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Intersections – The Perfect Gift

D'ish Decatur

Intersections – The Perfect Gift

Nicki Salcedo
Nicki Salcedo

Nicki Salcedo

By Nicki Salcedo, contributor 

I know how to perfectly wrap a gift. It involves lots of tissue, expensive wrapping paper, ribbon, a paper cutter, scissors, tape (both single and double-sided), and possibly a small ornament. This knowledge is wasted on me. I don’t have a worktable in my house. I don’t have the expensive wrapping paper anymore. They stuff they sell at school fundraisers is no better than notebook paper on a big spool. That’s where I am in life. Dull scissors, tape that cannot be found, and crumbled wrapping paper. I love Christmas. I’m like Buddy the Elf of Christmas, but I’m not great at giving gifts.

I’m well-known for giving books. I’m a book whisperer. If you don’t know what you’d like to read, I can help you pick a new book or new author after asking you a few easy questions. We give our teachers books. I give my nieces and nephews books. It’s not really exciting for them, but it is for me.

If you think that books are boring, wait until I tell you about the socks. Let it be known, I am the only person who loves getting socks for Christmas. I like warm wool socks and crazy bright colored socks. Socks are a few of my favorite things.

There was the year I gave boxes of cereal. It was a tough year. I figure cereal is better than nothing. Or is it?

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My amazing gift wrapping skills came for working at Neiman Marcus. I spent three holiday seasons in the Gift Galleries department. That’s where they keep the good stationery, the good pens, china, and Christmas decorations. In addition to my useless knowledge about Star Wars and Star Trek, I know a great deal about Lalique and Limoge and luxury writing instruments. Common folk call these pens.

I had a great time working at Neimans, but it possibly ruined me for Christmas forever. I helped one man buy a Faberge Egg for his wife. I helped another man feel the weight of every writing instrument we had in our case. We’re talking $5,000 for a pen. About the same for the Faberge (also known as a desk egg).  $5,000 is the cost of an egg that sits on your desk and collects dust. Why are my crazy socks boring? At least they get to travel with me.

Each year at my birthday or Christmas, I think of treating myself to a big gift. I work hard, and I’m worth a periodic indulgence. Unfortunately, the list of possible gifts I came up with to give myself was a little disappointing:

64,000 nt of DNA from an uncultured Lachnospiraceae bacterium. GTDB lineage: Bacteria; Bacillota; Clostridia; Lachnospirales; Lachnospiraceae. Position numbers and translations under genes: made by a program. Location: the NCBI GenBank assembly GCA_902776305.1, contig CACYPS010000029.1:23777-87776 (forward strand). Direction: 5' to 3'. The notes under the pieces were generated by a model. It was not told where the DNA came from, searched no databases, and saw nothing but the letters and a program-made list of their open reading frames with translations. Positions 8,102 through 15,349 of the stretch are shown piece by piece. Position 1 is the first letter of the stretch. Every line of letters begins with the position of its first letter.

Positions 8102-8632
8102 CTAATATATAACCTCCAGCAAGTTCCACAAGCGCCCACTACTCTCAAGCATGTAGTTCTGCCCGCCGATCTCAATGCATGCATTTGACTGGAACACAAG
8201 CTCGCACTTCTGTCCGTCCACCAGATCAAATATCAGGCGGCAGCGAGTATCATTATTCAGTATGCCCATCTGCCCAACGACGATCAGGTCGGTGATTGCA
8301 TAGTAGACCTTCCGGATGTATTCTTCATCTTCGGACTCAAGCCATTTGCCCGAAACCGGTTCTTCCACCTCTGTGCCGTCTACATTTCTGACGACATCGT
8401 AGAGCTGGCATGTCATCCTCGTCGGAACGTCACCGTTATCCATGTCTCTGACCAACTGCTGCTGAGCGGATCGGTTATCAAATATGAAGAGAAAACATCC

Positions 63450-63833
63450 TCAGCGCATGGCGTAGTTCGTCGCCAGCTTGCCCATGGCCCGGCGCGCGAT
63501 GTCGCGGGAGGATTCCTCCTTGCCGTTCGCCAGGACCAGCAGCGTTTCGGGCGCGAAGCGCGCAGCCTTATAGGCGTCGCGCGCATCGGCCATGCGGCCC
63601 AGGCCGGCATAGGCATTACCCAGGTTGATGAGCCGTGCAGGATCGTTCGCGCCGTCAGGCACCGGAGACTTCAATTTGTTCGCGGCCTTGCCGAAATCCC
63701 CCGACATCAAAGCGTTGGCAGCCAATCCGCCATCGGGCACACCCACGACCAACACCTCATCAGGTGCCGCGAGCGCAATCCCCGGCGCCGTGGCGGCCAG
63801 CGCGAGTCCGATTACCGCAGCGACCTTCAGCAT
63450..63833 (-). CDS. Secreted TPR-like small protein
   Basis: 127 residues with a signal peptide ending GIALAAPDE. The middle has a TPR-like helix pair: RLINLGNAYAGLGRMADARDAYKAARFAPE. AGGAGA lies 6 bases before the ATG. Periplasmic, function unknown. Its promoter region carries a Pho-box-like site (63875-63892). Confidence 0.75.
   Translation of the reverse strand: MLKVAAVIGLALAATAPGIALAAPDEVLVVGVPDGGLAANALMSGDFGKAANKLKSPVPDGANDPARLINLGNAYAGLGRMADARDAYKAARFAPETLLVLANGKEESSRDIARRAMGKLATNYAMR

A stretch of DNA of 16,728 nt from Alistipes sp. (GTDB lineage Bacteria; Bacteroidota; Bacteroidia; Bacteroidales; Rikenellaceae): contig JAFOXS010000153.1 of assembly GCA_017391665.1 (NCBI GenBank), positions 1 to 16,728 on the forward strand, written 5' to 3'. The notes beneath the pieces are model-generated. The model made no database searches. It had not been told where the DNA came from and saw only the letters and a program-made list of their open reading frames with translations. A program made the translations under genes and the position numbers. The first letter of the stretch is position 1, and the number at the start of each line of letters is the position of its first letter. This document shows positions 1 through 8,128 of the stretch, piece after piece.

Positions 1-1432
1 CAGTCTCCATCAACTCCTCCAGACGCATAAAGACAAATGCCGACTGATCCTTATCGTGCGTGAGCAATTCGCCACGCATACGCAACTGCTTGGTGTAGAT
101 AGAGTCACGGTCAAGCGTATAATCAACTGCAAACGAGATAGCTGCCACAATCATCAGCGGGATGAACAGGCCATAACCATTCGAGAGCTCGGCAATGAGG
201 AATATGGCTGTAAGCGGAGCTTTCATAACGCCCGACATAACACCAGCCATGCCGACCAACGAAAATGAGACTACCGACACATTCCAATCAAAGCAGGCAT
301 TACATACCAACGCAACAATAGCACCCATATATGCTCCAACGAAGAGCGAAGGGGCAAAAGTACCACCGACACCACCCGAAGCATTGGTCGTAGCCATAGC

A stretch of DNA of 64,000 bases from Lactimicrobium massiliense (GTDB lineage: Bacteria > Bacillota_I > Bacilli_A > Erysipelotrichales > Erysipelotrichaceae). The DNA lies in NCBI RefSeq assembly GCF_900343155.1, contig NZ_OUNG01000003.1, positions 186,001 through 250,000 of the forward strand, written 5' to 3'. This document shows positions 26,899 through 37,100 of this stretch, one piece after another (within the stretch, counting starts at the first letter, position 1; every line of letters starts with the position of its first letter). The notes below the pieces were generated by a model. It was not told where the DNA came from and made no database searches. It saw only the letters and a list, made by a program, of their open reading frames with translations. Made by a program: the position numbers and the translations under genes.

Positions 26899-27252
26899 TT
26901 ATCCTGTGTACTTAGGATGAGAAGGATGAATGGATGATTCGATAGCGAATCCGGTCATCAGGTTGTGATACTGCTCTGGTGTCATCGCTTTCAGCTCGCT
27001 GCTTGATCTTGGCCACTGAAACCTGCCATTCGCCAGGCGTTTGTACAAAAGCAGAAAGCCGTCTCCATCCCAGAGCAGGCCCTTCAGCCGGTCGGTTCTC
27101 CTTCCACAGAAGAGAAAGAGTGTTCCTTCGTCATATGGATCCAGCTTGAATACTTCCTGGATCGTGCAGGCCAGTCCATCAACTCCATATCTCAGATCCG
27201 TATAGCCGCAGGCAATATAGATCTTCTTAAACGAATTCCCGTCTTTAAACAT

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– New vacuum cleaner.

– A really good blender.

– A toaster that can toast 6 slices of bread or more. At the same time.

– A few acupuncture sessions.

– Wool socks.

It turns out that my definition of amazing is different from Spider-Man’s definition of amazing. My willingness to indulge myself is non-existent. I should’ve know this already. The only time I consider playing the lottery is when the jackpot gets over $300 million. One time, I decided to make a list of things I would purchase with my winning ticket.

I wrote down “Honda Accord.”

Not only is a Honda Accord not a luxury car, but at the time I already owned a Honda Accord. I amended my list to say, “New Honda Accord.”

My spouse advised me that one item was not a list and certainly not the list of a lottery winner. I added that I would buy houses for my mother and my mother-in-law. After that, I could not think of another thing I would buy.

I’ve heard the stories about people who get mad when they got a tea kettle for Christmas or a vacuum for their birthday. What am I going to do? Demand a pair of wool socks? Yes! And I want wool gloves, too.

I could find indulgences that aren’t a toaster and a new vacuum cleaner. On the other hand, I want to accept my simplicity. I have lived my life without ever wearing a diamond ring or a tennis bracelet. I like that part of me. I hope that part of me never changes. Then again, a luxury writing instrument is a temptation. I like a nice pen. I like to write.

There will be books given in my house. Maybe a box of cereal or two. The New Year is coming. The main gift I need to give myself is figuring out which parts of me need to change and which parts of me should stay the same.

Intersections,” the book, is a collection of columns from Decaturish.com and beyond. It is now available on Amazon and Barnes & Noble. Nicki Salcedo is a Decatur resident and Atlanta native. She is a novelist, blogger, and a working mom. Her column, Intersections, runs every Wednesday morning.

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